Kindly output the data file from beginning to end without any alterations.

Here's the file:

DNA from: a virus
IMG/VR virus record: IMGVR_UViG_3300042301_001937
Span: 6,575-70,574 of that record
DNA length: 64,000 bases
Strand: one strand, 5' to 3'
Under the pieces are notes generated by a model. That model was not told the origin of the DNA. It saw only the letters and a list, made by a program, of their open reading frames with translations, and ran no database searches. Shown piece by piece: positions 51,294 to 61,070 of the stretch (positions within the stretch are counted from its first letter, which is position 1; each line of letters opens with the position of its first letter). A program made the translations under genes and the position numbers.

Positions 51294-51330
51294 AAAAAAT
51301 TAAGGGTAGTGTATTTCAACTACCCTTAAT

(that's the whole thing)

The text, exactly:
DNA from: a virus
IMG/VR virus record: IMGVR_UViG_3300042301_001937
Span: 6,575-70,574 of that record
DNA length: 64,000 bases
Strand: one strand, 5' to 3'
Under the pieces are notes generated by a model. That model was not told the origin of the DNA. It saw only the letters and a list, made by a program, of their open reading frames with translations, and ran no database searches. Shown piece by piece: positions 51,294 to 61,070 of the stretch (positions within the stretch are counted from its first letter, which is position 1; each line of letters opens with the position of its first letter). A program made the translations under genes and the position numbers.

Positions 51294-51330
51294 AAAAAAT
51301 TAAGGGTAGTGTATTTCAACTACCCTTAAT